The Washington Post recently published a piece on its advice column about the importance of including check boxes on medical forms to identify LGBT people. The advice column included quotes from Hector Vargas, executive director of GLMA, and Liz Margolies, founder and director of the National LGBT Cancer Network. Both strongly support including questions on medical forms to identify LGBT people.
Anyone versed in LGBT health know that chronic stigma has resulted in numerous health disparities. Research has shown numerous negative health outcomes among LGBT populations, such as mood and anxiety disorders, obesity, HIV/AIDS, and lower utilization of healthcare services. In fact, the Institute of Medicine (IOM) published a report in 2011 recommending the collection of sexual orientation and gender identity (SOGI) in medical records. Collecting SOGI information could assist in identifying and addressing LGBT health and healthcare disparities.
Since the release of the IOM report in 2011, there has been overwhelming support for the routine collection of SOGI data in medical records. Drs. Cahill and Makadon’s recent publication did a remarkable job of arguing for the inclusion of SOGI questions on medical forms. They argued that SOGI questions are the key to ending LGBT health disparities. Many others have also published research or commentary publications that argue or show the importance of SOGI questions.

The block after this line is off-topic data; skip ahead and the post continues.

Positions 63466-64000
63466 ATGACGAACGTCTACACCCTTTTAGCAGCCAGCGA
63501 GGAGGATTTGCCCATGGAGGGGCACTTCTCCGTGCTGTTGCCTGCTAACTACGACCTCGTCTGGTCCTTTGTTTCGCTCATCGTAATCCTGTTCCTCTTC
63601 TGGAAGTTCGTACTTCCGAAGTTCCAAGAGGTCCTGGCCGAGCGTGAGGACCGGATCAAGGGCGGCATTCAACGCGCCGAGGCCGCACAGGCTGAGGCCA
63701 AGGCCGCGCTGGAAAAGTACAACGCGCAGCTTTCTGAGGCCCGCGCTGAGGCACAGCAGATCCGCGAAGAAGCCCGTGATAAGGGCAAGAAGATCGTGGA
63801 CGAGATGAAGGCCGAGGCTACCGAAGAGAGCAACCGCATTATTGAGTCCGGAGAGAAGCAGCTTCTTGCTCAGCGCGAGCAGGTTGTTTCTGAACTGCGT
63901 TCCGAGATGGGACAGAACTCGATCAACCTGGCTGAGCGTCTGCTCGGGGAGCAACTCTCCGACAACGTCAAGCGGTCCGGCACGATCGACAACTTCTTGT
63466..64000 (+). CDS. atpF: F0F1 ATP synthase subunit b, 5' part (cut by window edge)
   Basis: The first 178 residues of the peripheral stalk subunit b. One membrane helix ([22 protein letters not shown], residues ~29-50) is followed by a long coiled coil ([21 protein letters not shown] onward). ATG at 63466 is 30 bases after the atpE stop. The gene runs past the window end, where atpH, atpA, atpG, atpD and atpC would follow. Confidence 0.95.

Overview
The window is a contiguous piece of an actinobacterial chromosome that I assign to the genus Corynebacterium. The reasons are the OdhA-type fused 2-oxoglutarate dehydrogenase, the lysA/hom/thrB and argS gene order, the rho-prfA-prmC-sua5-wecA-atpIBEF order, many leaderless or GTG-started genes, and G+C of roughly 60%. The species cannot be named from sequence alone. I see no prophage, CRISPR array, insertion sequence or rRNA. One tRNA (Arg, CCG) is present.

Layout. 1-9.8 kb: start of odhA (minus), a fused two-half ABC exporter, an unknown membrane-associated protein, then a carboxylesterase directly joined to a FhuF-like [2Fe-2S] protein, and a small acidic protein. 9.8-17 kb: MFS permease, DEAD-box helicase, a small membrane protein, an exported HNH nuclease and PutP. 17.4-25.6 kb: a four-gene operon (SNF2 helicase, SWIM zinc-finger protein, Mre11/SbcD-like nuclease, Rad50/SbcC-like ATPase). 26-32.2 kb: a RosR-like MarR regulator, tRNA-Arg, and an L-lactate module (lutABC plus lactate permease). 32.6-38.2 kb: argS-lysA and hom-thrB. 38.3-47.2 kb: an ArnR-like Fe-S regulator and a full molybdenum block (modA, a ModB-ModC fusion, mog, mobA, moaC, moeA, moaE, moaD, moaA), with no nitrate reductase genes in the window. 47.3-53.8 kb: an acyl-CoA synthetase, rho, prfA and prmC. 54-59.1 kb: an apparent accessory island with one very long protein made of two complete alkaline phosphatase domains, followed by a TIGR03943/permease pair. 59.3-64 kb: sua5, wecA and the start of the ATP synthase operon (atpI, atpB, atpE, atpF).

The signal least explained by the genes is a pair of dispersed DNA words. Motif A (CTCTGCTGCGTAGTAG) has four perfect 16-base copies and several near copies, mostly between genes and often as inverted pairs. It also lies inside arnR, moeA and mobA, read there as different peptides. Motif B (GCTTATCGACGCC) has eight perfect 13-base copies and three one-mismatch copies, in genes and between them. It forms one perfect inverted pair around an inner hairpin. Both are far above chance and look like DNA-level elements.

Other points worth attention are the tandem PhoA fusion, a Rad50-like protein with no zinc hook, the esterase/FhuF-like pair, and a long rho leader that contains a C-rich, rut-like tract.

I am also a supporter of including SOGI questions on medical forms. Sexual orientation and gender identity are blind spots to healthcare professionals. Most medical, nursing, and health education programs emphasize treating the individual. If health professionals are not taking sexual orientation and gender identity into account when caring for people, how can they claim that they are individualizing care?
With all of that said, there are numerous challenges to including SOGI questions on medical forms. First, although numerous organizations have published “Best Practice” guidelines on proper wording and placement of SOGI questions, there is not much evidence to show how these questions will be perceived or understood by the public. Second, for SOGI data to be meaningful, patients need to be willing to disclose their SOGI. Numerous studies have found that disclosure of SOGI is dependent on the patient-provider relationship, the perceived risk in disclosing, and internal attributes of the patient. How will this translate when SOGI questions appear on a medical form? Last, will health professionals and providers know how to use this data in meaningful ways? I think the last challenge is most important. If SOGI questions become mandated, LGBT people should feel safe in disclosing and be assured that they would not encounter discrimination as a result.
With careful thought, I think all of these challenges can be negotiated and overcome. SOGI questions will not happen overnight, but we are headed in the right direction.